Summerstown

Summerstown, Wandsworth

A residential and light industrial enclave located beside the River Wandle, where Tooting meets Wimbledon

Hidden London: Summerstown by David Howard

The road named Summer­stown links Plough Lane with Garratt Lane. From the late Middle Ages there were mills beside the river, which frequently flooded the area.

‘Dutchmen’ are recorded as manu­fac­turing brass plates for kettles and frying pans around 1631 and there is also evidence of Huguenot silk weaving and wig making here. In the 18th and early 19th centuries the hamlet provided labour for the Wandle’s mills.

The hamlet of Garratt, which Summer­stown has absorbed, was once famous for its mayoral election hustings, which were conducted in such a frivolous manner as to attract crowds of tens of thousands. The ‘mayor’ was really the chairman of an asso­ci­a­tion of villagers formed in the 1740s to resist encroach­ments on Wandsworth Common.

South of Garratt Lane’s junction with Wimbledon Road, St Clement Danes almshouses were built on a six-acre site, previ­ously farmland, in 1848–9.

The writer and poet Edward Thomas cycled through Summer­stown just before the outbreak of the First World War and described the scene in his evocative trav­el­ogue In Pursuit of Spring:

“The main part visible was twenty acres of damp meadow. On the left it was bounded by the irregular low buildings of a laundry, a file and tool factory, and a chamois-leather mill; on the right by the dirty backs of Summer­stown. On the far side a neat, white, oldish house was retiring amid blos­soming fuit trees under the guardian­ship of several elms, and the shadow of those two tall red chimneys of the elec­tricity works … A mixture of the sordid and the delicate in the whole was unmis­tak­able.”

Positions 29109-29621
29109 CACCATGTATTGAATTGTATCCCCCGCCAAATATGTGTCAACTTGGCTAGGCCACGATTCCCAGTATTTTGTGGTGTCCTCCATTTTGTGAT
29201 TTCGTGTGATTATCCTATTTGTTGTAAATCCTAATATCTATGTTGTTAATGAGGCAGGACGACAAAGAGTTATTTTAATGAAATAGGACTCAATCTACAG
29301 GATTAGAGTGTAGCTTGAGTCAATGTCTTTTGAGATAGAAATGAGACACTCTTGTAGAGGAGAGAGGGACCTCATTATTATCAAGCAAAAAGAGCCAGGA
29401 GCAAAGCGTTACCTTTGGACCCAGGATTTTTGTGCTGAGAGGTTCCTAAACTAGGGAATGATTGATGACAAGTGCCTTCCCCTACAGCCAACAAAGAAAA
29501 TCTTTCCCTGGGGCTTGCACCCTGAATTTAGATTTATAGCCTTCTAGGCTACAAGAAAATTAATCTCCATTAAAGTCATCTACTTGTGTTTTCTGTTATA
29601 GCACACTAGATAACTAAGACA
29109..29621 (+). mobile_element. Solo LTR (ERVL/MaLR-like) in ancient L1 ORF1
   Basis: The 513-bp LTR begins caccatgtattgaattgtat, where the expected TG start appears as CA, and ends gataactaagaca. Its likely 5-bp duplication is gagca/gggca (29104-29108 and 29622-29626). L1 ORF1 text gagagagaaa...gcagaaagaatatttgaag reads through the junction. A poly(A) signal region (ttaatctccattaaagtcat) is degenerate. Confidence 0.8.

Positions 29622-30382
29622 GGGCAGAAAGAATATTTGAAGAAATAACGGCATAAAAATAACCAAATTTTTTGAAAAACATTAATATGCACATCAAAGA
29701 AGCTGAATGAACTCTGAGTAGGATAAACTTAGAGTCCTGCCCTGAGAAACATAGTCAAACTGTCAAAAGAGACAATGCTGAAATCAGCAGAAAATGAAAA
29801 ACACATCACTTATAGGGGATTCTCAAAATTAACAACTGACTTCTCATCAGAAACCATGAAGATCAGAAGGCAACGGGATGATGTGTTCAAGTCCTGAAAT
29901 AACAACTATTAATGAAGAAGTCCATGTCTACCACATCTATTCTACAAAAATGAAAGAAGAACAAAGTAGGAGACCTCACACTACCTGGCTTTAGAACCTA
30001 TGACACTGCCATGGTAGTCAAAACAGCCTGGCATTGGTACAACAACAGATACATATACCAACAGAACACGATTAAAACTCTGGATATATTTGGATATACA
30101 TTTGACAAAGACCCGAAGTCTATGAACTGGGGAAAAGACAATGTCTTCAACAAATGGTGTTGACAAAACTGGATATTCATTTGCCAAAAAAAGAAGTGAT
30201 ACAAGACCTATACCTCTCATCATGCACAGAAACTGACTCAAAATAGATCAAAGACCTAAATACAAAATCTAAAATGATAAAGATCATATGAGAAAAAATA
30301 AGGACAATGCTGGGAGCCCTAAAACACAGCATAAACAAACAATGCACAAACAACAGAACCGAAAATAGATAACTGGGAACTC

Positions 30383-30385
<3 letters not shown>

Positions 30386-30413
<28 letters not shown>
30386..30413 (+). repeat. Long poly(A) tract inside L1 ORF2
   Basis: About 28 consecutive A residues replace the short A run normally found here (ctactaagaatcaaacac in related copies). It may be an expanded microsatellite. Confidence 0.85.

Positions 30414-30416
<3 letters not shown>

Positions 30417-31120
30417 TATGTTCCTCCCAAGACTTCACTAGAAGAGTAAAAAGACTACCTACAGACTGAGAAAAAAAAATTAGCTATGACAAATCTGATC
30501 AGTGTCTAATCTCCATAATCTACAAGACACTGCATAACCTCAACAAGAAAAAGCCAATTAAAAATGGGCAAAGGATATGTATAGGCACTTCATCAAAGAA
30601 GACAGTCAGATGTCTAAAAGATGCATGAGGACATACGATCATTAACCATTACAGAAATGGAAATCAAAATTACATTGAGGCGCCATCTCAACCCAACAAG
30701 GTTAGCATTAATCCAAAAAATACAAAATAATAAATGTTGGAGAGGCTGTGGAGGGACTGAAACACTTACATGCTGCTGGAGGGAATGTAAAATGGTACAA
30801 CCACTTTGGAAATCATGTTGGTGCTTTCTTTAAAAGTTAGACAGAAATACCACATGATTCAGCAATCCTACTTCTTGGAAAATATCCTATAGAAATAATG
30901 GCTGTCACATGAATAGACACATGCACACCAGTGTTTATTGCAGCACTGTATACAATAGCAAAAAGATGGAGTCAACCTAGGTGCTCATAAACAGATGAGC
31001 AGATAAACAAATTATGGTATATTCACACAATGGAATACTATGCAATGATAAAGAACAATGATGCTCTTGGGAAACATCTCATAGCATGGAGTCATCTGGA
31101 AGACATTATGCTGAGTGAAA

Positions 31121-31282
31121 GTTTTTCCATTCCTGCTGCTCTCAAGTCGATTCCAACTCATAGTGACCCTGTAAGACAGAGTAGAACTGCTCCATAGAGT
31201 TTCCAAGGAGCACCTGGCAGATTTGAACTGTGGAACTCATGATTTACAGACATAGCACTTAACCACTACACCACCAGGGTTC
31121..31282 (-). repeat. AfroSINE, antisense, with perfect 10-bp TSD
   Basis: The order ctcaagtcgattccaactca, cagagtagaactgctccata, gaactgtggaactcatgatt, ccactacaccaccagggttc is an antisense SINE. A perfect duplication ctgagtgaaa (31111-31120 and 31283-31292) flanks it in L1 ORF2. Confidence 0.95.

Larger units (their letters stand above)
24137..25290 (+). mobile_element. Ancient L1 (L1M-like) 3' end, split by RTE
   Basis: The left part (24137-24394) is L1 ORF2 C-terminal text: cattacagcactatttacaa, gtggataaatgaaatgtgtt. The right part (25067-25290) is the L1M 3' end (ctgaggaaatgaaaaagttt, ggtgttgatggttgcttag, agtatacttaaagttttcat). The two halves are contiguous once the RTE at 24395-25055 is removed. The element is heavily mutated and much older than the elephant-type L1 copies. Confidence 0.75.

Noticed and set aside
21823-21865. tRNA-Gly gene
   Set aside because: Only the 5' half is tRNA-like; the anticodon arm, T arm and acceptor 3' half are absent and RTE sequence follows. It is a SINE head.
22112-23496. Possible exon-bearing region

Summerstown’s Romanesque parish church of St Mary was completed in 1920 and is now grade II listed. Its location is marked with a pin on the map below. The Summer­stown 182 Project is “an attempt to build a picture of this much-changed community as it stood one hundred years ago … through the stories of 182 men who made the ultimate sacrifice.” Their names are inscribed on the 1914–18 war memorial at the church.

When the St Clement Danes charity moved to new almshouses in Sydenham in 1966 the Summer­stown almshouses were purchased by the London Borough of Wandsworth and became council housing. To their south, the council built the Hazel­hurst estate in 1969–73. The estate is dominated by two 15-storey blocks: Chill­ing­ford House and Hayesend House.

Having absorbed Garratt, Summer­stown is now itself in danger of being lost within Earls­field. Contem­po­rary house­builders in the Garratt Green area claim that this is Earls­field, despite the SW17 address.

Marc Feld, later to become Marc Bolan, moved with his family to one of the new Sun Cottages in Summerstown in 1962. This was a comedown from the street cred he had enjoyed when living in Stoke Newington and he spent as much time as possible in the clubs of Soho.

Postal district: SW17

 

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* The picture of Garratt Lane at the corner of Keble Street on this page is adapted from an original photograph, copyright David Howard, at Geograph Britain and Ireland, made available under the Attribution-ShareAlike 2.0 Generic Licence. Any subsequent reuse is freely permitted under the terms of that licence.